Why It Pays To Rent Glassware, According To Ina Garten

Ina Garten loves a good soiree, like a brunch get-together, garden party, or cocktail hour. And, no matter the occasion, the chef extraordinaire has a talent for effortless entertaining with tons of ideas for helping the event run smoothly, from tips for a stress-free Thanksgiving to her four dish rule for better dinner parties.

One of her hacks has to do with glassware. It's easy to get wrapped up in exciting recipes for food and beverages and forget about the actual logistics of serving everything. That is why in her book "Cooking Like A Pro," she suggests renting glasses to make sure you have plenty. Garten also says that it's a lot cheaper than you may think, and you don't even have to wash them before returning. How easy is that? 

After all, plates, bowls, and flatware are easy enough to load into the dishwasher quickly, but dealing with a bunch of glasses can quickly become a hand-washing nightmare.

How much does it actually cost to rent glasses?

Costs for renting glassware will vary depending on where you live, what company you work with, and the types of glasses you want (regular water glasses are the cheapest and specialty items like crystal or vintage goblets are the most expensive). Depending on what exactly you have your eye on, expect to spend somewhere between $.40 to $2 per piece, though you should have plenty of choices at or below $1 each.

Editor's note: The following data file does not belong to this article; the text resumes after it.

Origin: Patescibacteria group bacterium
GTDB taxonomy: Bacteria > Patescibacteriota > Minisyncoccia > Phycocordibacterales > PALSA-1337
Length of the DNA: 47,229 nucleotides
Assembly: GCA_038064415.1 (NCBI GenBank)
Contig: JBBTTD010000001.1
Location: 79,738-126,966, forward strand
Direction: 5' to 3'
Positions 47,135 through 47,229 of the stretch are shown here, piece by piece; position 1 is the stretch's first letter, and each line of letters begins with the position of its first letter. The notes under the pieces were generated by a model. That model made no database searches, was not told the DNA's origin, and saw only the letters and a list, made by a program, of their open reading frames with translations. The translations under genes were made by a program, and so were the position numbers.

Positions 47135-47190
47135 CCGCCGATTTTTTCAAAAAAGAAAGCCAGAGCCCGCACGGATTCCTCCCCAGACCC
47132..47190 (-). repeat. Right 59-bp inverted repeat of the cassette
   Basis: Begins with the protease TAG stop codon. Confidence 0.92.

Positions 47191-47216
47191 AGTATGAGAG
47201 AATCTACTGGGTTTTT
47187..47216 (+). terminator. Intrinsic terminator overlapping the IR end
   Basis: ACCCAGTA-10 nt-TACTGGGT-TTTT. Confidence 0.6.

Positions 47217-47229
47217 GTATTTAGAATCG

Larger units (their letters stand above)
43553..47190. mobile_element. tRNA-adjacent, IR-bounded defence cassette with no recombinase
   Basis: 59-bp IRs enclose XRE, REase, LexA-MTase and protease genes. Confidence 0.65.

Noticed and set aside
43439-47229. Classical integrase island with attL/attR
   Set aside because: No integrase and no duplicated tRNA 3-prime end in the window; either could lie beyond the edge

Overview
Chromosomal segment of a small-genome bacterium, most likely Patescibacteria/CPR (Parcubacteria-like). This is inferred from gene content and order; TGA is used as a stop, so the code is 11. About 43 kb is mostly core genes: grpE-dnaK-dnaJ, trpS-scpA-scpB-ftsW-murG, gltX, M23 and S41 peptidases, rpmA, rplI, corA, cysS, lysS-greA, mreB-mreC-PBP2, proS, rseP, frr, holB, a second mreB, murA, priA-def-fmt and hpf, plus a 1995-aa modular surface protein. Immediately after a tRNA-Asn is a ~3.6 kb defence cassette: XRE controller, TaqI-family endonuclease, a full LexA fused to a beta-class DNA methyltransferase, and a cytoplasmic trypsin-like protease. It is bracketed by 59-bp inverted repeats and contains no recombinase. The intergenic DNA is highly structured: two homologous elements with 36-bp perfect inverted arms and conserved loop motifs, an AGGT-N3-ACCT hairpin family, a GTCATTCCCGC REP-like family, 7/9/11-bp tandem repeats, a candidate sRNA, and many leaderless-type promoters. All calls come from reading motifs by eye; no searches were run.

So, with a party of 25 people and Ina Garten's recommendation to have two glasses per person, you would spend no more than $100 on glassware, but you could likely keep that cost even closer to around $50. It really is not a bad deal considering you get the added benefit of saving time and effort on cleanup.

In general, Garten recommends a standard wine glass that can be used for both reds and whites as well as Champagne flutes, but catering and wedding rental companies will have lots of options. If your event is in a more whimsical outdoor setting, opt for mason jars or stemless wine glasses. Or, go for rocks or highball glasses if you are serving batched cocktails. You can even rent shooters if you want to serve a round of shots.

How to make the most of rented glasses

Ina Garten likes to use rented glassware to set up a streamlined, self-serve cocktail station at a table pushed against the wall or placed on a bar cart. She organizes the glasses in an attractive way and adds a beautiful vase of flowers for a touch of decor. As for the booze, she likes to do either a batch cocktail or chilled Champagne along with a few bottles of spirits, basic mixers, lots of ice, and fun garnishes. 

Consider adding in a non-alcoholic spirit, homemade shrub, infused simple syrups, and high-quality sparkling water to the spread for those that don't drink and to also have the opportunity to upgrade boozy cocktails. Just make sure to clearly label what contains alcohol and what does not.

Having a place where your guests can easily serve themselves takes quite a bit of pressure off of you as the host, too. People are able to enjoy as much or as little as they like, and it helps to keep folks from gathering in the kitchen as you put the final touches on the food.